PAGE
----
Tuesday, November 13, 2007


I have *finally* finished the book Heaven by Randy Alcorn. I was really pumped about reading it in the beginning, but about halfway through I felt like I was reading just to check it off the list. It is extremely comprehensive (500 pages comprehensive...) and touches on things like:

"What will our bodies be like?"

"Will we eat and drink on the New Earth?"

"What will our daily lives be like?"

"How will we relate to each other?"

"Will Heaven ever be boring?"

and on and on and on...

I must admit it was definitely on the long-winded side.

Nonetheless, I appreciate his desire to educate on the subject of Heaven. Almost no other books are out there on the subject and he did much research and study of the scriptures to come to his conclusions.

The first thing he MUST address is "Can you know if you're going to Heaven?" Of course this is essential. If we believe the things that Jesus did, confess and repent of our sins, the Bible says "he is faithful and just and will forgive our sins and purify us from all unrighteousness" (1 John 1:9). It's not about anything that we DO, it cannot be attained, it's all about Christ's sacrifice (Ephesians 2:8-9).

He also talks about the difference between heaven now and the New Earth. For instance, the person who dies today goes to what Alcorn refers to as the "intermediate heaven" and after Christ returns He will restore the New Earth, which is the place where all of His people will reside eternally. I knew that Revelation talked about the new heavens and the new earth and us residing on it, but I had never really put two and two together that those with Christ now are at "temporary" heaven, awaiting the day when Jesus will return to Earth and restore it with His own people.

It helped me to read what he had to say about restoration in general and in the context of the New Earth. God made Adam, Eve and this entire world and said that it was "very good." What makes us think the the New Earth (Heaven) will be a place of floating around on clouds and playing harps? That is the silliest imagery and yet it is what many people continue to picture in their heads when they think of Heaven. If He talks about creating a NEW earth (see above scripture), why would it be all that different than what He created from the get go when there was no sin in this world? A quote from Albert Wolters sums it up well:

"Redemption means restoration - that is, the return to goodness of an originally unscathed creation and not merely the addition of something supracreational...The restoration affects the whole of creational life and not merely some limited area within it."

After laying the foundation, he goes on to the second part of the book, which to me was the most interesting... "Questions and Answers about Heaven."

This is the section that went in into fairly detailed accounts of what heaven (the New Earth) may be like. Since there aren't too many scriptures about heaven, he used other scriptures to basically draw conclusions from. I understand why he had to do that, but I am also having to take what he said (especially in this section) with a grain of salt since they are just conclusions made by a human being (and he makes this statement too). Some things I found interesting:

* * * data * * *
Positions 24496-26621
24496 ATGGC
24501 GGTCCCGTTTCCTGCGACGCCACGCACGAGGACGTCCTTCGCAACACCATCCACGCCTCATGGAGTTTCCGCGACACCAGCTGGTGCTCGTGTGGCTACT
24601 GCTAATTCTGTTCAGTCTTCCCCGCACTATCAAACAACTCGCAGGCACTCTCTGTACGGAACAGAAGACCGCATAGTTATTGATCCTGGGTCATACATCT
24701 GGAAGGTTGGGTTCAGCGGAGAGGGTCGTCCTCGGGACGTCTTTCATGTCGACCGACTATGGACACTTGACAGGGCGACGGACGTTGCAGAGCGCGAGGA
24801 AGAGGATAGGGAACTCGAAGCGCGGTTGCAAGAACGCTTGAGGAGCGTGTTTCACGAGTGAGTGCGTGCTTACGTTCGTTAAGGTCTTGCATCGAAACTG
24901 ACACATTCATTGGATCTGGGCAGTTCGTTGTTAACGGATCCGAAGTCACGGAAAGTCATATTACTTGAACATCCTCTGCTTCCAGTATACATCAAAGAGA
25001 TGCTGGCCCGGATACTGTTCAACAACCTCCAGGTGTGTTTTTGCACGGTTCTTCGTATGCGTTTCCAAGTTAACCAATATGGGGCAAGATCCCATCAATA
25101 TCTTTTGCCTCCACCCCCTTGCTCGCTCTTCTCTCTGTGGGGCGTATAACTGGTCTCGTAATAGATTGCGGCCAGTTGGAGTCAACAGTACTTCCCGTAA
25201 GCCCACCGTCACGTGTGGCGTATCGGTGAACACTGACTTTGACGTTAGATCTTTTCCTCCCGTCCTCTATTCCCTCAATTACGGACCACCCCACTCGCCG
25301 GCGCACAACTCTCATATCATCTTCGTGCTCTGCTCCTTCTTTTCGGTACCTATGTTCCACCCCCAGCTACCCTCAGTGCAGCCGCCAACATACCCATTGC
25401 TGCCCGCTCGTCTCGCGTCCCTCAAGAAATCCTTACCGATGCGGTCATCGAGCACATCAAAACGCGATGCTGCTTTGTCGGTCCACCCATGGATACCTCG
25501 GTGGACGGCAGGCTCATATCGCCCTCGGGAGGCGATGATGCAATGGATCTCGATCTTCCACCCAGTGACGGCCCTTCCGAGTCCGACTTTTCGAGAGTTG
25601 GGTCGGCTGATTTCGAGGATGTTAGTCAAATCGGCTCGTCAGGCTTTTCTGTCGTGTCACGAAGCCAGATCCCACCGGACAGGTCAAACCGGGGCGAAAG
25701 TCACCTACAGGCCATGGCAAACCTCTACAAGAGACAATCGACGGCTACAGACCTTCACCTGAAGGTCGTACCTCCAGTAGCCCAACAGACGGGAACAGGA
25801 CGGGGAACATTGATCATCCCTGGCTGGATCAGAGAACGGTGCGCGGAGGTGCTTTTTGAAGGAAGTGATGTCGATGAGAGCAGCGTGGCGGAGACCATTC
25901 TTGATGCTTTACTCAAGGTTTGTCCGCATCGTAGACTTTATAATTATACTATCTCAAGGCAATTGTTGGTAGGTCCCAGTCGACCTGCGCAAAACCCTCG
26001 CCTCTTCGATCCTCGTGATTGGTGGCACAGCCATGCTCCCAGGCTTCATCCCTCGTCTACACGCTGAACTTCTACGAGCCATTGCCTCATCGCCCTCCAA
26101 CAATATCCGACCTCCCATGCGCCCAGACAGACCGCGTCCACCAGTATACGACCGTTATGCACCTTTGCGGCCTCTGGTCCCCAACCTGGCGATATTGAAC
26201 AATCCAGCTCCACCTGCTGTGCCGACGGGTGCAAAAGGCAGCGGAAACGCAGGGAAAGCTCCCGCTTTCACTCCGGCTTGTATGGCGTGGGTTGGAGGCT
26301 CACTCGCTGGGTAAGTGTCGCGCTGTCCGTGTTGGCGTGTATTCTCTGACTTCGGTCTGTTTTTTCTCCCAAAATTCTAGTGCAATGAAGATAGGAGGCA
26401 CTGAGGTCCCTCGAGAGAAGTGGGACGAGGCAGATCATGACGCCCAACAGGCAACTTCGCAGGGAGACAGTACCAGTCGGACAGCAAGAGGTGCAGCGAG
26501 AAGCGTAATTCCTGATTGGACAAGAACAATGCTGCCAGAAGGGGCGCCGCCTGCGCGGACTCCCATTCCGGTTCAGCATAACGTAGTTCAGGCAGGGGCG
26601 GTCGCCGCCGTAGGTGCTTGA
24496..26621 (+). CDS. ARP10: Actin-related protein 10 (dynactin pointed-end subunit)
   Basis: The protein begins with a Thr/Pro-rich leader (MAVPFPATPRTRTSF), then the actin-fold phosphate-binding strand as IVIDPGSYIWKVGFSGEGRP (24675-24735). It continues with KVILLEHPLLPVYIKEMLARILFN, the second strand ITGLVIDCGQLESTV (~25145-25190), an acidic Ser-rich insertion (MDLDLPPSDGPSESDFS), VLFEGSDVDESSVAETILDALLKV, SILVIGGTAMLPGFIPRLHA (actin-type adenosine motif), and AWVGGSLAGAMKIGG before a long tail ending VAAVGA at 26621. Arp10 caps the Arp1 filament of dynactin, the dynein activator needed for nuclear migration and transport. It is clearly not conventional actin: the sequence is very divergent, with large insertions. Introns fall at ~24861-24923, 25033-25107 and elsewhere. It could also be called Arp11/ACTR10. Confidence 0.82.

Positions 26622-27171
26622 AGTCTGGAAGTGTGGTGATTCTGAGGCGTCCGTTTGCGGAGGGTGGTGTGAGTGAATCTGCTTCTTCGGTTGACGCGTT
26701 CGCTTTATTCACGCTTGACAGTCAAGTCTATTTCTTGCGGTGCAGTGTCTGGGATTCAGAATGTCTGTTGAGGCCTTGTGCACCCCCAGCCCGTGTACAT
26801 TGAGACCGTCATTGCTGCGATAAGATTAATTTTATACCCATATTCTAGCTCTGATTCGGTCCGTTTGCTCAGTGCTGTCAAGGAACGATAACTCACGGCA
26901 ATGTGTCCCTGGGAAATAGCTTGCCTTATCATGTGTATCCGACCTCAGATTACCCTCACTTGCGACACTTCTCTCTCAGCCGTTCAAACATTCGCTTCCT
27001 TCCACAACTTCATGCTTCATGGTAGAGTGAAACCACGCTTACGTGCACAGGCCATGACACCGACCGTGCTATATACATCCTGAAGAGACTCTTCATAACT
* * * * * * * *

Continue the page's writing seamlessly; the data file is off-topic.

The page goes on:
- Will we all appear the same age? Since the prime age is our 20's we should all be 20 somethings in heaven, right? Will there be no children? He uses Isaiah 11:6-9 (which is likely referring to the New Earth) to say children may well grow up on the New Earth into their prime age. He also suggests that in heaven we'll be ageless. So, we'll see people as we remember them. I'll see my parents as older and they will see me as younger, etc.

- Will we drink coffee in heaven? Alcorn writes, "God made coffee. Coffee grows on Earth, which God made for mankind, put under our management and filled with resources for our use...realizing that caffeine addiction or anything else unhealthy simply won't exist on the New Earth - why wouldn't it be part of the resurrected Earth?" He also uses 1 Tim. 6:17 and 1 Tim. 4:4-5 to base his assumption on. This is great news, although I'm not so sure we will actually need it or remember it there.

- Will we know everything? "Now we see but a poor reflection as in a mirror; then we shall see face to face. Now I know in part; then I shall know fully, even as I am fully known" (1 Cor. 13:12). That's not to say we will know everything and be omniscient as only God is, but that we will understand without error or misconception and know in a deeper way than we did before.

The third section just summed up (a bit repetitively I must say) the book and how we should live in light of what we know.

I feel like I now have a better grasp on what to expect in Heaven and certainly more to look forward to! I am excited to see all the things we will experience and know that our limited imagination can't possibly contain all the Lord has for us for eternity! How exciting!

Lord, help me to live in light of eternity. Constantly focus my heart and mind on eternal things and help me to spur others to do the same.

Here's my recommendation: don't read the whole thing. Look over the 46 chapter titles and pick and choose the topics that you need help understanding and/or think are interesting. You will certainly overcommit yourself if you decide to read the whole thing.

Here are some questions readers asked after reading the book and his answers.

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